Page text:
Bookworm of Edwards hosts Ginger Gaffney for discussion of new memoir ‘Half Broke’
Animals have a unique power to bring us comfort and happiness when we need it most. Horses, it turns out, might just be better at it than most.
Join renowned horse trainer and author Ginger Gaffney at the Bookworm in Edwards Wednesday night for a discussion of her new memoir “Half Broke.”
Ginger Gaffney has always loved animals. And she has always been particularly drawn to horses.
“You can put me on the record as someone who loves everything about horses. Every birthday and Christmas holiday, since I was a young child, I asked for a horse. Instead I was given a plastic or stuffed horse as my gift,” Gaffney said. “It wasn’t until I was in my late 20s when I got my first horse. Though I had started riding other people’s horses in college.”
When she reached her 30s, she turned her love of horses into a horse training business. Twenty years later, she got an unusual call.
“The woman at the ranch got my number off the board at the local feed store. She was very animated and loud, telling me some of the strangest stories I’ve ever heard about horses,” Gaffney said. “They were chasing the residents, knocking them over. People had been hurt, and horses were hurt. Really, it was some of the worst behavior I had ever heard of.”
She agreed to help and found herself at an alternative prison ranch in New Mexico, where the residents were all felons, people with addiction issues, serving the rest of their sentence by taking care of the horses and the property.
“Everywhere I looked people were trying to deal with their demons,” Gaffney said. “I’ve worked on a number of ranches but there has never been the kind of authenticity, accountability, and respect that I felt on that ranch. It’s an environment that we rarely encounter out in the world.”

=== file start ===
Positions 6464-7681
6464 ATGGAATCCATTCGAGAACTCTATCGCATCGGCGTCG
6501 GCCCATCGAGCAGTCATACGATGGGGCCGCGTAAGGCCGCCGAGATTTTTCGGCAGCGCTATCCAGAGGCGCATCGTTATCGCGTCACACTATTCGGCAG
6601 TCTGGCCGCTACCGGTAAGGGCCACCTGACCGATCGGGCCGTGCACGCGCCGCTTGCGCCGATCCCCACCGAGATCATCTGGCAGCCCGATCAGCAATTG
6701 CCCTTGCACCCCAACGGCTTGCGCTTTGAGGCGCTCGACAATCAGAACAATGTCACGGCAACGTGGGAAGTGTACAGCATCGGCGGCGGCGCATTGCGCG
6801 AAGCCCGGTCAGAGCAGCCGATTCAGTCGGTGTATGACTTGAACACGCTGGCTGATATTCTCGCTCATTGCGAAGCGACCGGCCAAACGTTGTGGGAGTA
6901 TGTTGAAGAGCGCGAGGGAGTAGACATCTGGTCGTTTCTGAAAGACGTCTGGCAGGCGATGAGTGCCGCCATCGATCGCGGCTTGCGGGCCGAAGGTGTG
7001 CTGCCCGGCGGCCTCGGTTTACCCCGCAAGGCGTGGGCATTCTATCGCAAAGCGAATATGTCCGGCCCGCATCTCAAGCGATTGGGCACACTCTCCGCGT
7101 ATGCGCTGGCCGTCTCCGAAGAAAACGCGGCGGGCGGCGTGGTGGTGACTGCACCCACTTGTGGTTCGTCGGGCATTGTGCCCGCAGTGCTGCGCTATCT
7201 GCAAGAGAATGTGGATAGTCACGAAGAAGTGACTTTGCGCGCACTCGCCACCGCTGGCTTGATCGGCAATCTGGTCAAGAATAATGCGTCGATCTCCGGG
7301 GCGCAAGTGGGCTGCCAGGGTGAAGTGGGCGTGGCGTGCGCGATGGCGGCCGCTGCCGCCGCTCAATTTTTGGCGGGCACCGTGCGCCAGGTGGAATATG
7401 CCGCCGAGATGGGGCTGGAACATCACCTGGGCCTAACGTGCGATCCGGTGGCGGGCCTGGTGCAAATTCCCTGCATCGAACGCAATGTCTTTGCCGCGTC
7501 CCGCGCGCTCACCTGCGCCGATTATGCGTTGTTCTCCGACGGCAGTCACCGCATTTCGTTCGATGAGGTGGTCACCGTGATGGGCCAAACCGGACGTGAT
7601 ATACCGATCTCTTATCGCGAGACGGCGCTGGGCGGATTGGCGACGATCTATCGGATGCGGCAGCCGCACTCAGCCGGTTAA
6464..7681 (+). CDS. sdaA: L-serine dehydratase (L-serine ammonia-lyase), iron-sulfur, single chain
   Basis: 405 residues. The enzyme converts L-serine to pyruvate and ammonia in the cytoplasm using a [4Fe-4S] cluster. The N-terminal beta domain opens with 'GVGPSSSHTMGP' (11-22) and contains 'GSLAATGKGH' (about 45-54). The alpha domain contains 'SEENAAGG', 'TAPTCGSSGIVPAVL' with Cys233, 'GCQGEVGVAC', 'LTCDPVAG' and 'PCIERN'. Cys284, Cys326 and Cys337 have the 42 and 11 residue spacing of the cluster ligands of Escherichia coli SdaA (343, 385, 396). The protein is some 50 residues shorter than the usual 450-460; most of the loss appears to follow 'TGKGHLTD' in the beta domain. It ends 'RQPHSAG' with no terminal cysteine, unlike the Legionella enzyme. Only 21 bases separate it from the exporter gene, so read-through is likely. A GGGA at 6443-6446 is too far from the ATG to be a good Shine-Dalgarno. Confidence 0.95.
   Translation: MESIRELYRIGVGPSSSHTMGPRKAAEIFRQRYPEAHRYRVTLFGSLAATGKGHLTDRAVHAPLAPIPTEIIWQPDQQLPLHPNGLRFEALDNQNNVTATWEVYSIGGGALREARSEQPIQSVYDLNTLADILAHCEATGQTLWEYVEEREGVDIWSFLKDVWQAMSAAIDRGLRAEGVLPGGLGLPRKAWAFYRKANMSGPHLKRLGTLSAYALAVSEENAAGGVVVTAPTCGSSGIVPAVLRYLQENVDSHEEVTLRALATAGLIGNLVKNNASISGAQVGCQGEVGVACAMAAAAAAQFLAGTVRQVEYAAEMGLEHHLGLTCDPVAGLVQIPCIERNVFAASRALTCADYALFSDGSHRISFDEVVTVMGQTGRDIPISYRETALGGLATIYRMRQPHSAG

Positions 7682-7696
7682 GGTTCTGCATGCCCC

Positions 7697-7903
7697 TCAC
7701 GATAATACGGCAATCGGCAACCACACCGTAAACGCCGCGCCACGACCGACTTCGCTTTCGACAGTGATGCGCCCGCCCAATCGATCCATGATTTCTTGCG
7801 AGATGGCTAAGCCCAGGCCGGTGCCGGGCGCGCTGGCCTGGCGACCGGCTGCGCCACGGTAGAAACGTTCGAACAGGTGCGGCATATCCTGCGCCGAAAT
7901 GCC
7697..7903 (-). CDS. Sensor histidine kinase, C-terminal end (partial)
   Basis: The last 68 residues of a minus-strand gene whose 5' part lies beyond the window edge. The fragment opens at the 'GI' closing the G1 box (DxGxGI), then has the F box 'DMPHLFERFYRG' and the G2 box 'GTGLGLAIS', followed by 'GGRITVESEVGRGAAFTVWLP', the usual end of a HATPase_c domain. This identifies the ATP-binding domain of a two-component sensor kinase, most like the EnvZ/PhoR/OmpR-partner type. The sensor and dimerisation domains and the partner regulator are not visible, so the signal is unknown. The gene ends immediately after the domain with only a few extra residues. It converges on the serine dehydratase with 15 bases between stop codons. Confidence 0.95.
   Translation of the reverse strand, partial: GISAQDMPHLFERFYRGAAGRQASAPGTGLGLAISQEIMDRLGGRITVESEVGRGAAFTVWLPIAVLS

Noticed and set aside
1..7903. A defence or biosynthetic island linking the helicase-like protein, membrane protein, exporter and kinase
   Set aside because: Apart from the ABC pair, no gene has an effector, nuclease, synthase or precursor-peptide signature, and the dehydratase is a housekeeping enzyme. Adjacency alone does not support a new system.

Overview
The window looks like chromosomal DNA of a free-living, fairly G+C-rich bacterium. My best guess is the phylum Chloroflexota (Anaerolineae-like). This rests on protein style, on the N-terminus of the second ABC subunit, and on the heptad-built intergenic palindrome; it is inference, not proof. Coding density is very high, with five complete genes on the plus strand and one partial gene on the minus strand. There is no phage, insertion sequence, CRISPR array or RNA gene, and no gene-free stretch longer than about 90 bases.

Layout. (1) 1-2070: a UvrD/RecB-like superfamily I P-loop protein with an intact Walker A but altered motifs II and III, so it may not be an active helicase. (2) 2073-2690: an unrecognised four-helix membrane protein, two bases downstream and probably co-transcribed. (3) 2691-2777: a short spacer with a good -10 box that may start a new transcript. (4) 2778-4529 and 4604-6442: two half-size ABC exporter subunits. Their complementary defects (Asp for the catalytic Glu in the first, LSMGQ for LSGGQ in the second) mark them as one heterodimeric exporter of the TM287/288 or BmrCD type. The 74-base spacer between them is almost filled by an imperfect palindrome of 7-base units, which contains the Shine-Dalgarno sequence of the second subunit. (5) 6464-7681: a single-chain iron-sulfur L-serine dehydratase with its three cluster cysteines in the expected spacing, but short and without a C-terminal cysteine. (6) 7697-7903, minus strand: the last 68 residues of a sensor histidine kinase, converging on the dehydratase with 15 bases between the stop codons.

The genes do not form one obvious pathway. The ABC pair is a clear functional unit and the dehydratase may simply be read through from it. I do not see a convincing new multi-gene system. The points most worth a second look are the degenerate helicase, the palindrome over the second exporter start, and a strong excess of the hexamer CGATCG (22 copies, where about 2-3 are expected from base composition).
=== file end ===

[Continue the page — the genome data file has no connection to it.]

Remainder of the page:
The more time she spent there, the more she saw people in need of awakening.
“People who have had addiction issues for a long time, people who have spent many years in prison — their bodies are shut down. People say addiction is a brain disease, but it is really a disease of the whole body. And until the body can function again, the brain really doesn’t have a chance,” she said.
Horses, it turns out, might have the perfect solution.
“Horses are ever-present, and have a language that is completely made up of movement,” Gaffney said. “In order to be present with them, we have to inhabit our own bodies and be conscious of all our movements around them. They have the power to heal our bodies through this intentional presence. That kind of presence is a gift I’ve not found anywhere else.”
It was because of this powerful connection that she knew the story of the ranch needed to be told.
“I hope that the book shows that the ups and downs of addictive behavior are the natural flow of recovery. The hardest thing anyone will ever do with their life is to become sober,” Gaffney said. “We must not judge, even if they relapse. Because the addiction is not the person. The person is underneath, just waiting to wake up.”
If you go …
What: Author Ginger Gaffney at the Bookworm
When: Wednesday, March 4, 6 p.m.
Where: Bookworm of Edwards, 295 Main St., Riverwalk in Edwards
More information: Call 970-926-7323 or visit http://www.bookwormofedwards.com
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